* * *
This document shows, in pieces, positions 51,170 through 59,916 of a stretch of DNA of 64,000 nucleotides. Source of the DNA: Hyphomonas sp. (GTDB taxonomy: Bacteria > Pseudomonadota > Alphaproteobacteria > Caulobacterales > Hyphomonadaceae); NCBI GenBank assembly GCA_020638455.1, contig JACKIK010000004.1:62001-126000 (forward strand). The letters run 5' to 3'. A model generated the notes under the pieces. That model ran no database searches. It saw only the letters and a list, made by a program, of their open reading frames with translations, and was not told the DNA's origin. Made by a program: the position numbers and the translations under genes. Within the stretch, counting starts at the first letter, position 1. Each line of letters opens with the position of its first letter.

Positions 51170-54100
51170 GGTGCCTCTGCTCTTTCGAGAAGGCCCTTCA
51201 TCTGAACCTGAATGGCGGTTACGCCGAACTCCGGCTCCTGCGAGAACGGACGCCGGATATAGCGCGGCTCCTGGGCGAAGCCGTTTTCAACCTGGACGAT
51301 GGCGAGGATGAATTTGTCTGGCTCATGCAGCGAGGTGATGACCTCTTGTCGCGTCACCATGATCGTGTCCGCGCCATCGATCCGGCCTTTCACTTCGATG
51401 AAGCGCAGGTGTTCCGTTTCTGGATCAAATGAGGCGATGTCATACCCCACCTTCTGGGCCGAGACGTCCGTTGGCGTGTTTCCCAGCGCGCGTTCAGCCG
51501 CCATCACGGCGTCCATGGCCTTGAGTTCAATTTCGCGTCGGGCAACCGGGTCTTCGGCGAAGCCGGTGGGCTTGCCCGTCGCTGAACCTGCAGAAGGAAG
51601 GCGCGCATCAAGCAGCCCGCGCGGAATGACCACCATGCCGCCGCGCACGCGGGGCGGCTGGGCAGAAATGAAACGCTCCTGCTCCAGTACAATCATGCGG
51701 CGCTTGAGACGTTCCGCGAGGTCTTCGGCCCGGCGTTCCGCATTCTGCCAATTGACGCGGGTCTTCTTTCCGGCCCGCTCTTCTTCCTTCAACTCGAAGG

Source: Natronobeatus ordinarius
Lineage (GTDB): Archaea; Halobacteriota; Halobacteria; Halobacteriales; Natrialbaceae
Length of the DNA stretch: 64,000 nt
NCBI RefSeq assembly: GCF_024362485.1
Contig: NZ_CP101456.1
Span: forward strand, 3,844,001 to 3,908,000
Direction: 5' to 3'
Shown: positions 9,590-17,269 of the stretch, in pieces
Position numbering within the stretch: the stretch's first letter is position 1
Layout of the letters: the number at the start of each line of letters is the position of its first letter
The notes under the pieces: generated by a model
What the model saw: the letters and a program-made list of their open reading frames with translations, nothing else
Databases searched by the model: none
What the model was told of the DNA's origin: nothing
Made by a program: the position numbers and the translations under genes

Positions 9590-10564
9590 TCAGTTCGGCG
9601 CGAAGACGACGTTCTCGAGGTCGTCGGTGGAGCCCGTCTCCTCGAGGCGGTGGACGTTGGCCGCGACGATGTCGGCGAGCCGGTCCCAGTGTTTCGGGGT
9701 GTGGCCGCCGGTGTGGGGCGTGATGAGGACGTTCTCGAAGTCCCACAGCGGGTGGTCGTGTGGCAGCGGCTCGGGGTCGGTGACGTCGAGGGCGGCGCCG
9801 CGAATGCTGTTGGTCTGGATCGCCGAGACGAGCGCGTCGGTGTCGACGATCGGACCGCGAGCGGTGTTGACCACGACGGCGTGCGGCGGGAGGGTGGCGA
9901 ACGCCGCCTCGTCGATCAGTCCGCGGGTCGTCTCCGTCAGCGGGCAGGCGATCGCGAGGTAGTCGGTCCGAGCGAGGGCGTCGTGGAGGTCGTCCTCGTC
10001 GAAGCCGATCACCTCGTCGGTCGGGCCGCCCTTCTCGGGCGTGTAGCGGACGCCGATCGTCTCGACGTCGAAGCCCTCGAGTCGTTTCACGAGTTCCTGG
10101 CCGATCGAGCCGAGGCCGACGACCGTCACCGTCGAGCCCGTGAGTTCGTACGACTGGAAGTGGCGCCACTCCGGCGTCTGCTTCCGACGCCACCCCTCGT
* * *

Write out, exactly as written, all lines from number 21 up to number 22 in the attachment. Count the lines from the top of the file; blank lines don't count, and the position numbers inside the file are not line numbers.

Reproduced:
What the model saw: the letters and a program-made list of their open reading frames with translations, nothing else
Databases searched by the model: none